Selling Blue Chip and Microsoft

Berko bashes bonds and broker advice to sell blue chips
Published: December 9, 2012
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Dear Mr. Berko: My new broker, who is a sincere, caring, sweet young man, thinks the market could drop 20 to 25 percent.

Because I'm in my late 60s he advises, that to preserve my assets, I should sell all my stocks: IMB, Abbot Labs, Southern, 3M, American Electric Power, Clorox, Campbell, McDonalds, General Mills, Duke and Consolidated Edison that I inherited in 1985.

This amounts to $228,000, which he wants me to put into a government bond fund for income and principal safety. And if I sell now I won't pay higher capital gains taxes next year. He also wants me to sell 125 shares of Microsoft that I bought in 2003 at $28. I think that Windows 8, its Surface tablet and new smartphone could move Microsoft higher, and should I buy 125 more shares.

RP: Oklahoma City

Dear RP: “If it ain't broke don't fix it.” But tell that to a tire salesman, an auto mechanic, a stockbroker, government bureaucrats and a growing number of doctors. Sadly Microsoft's (MSFT-$27.45) Windows 8, is a textbook example of “fixin' what ain't broke!” I don't need a new browsing system, and I'm stone ginger certain tens of millions of others feel as I do.

A friend, also a dedicated Windows man, tells me 8 is so messy and complicated that it even paralyzes tech-savvy users and comments: “it's a messy smorgasbord of bewildering instructions and applications that drains your brain.” Jon Rettinger, of the Huffington Post, refers to 8 as “a confusing paradoxical riddle of an operating system.”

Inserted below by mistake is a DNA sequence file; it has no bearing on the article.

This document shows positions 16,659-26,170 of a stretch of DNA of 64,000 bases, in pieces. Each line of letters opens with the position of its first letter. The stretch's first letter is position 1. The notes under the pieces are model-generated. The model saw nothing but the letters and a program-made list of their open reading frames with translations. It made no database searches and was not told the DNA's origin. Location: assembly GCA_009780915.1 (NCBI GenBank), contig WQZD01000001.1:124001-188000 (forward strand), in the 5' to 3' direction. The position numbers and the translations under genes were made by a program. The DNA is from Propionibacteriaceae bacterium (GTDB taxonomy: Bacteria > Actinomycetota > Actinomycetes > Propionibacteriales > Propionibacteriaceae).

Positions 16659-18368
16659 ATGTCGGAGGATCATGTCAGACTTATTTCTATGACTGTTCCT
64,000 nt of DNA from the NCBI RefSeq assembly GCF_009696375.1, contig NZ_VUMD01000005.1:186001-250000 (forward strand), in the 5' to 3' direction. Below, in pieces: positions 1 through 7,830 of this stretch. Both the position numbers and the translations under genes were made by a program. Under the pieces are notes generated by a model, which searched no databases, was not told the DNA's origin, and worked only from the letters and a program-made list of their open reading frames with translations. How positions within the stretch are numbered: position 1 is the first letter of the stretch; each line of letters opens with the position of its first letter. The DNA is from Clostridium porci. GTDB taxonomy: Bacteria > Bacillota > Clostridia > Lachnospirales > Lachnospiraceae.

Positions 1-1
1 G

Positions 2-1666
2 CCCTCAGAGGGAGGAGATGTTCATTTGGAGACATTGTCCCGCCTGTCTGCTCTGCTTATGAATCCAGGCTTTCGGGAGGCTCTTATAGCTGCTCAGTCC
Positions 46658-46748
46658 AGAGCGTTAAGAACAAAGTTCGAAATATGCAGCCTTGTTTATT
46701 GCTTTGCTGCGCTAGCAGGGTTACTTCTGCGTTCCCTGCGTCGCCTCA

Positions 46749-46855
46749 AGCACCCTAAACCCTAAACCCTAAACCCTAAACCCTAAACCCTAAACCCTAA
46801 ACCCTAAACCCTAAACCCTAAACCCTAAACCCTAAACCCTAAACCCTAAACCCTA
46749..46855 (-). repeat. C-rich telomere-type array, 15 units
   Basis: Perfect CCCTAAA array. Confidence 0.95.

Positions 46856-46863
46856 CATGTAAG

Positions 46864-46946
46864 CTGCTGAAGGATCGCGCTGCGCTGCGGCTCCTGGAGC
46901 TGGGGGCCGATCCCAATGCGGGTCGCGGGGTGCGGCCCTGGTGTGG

The guy who fixes my computer glitches recently purchased MSFT's Surface Tablet. He's chagrined because Surface runs on Windows RT and can't be upgraded. He was suckered into buying the clunky Surface for $600 when he should have bought the superior and flawless Apple for less.

He believes Surface will be a flop like MSFT's Kin Smartphone was several years ago. Now this software giant is building another phone to compete with Apple.

MSFT's hardware failures will hamper earnings; I doubt MSFT can trade comfortably above $30 in the next few years. And with PC sales beginning to fall this isn't the time to own MSFT.



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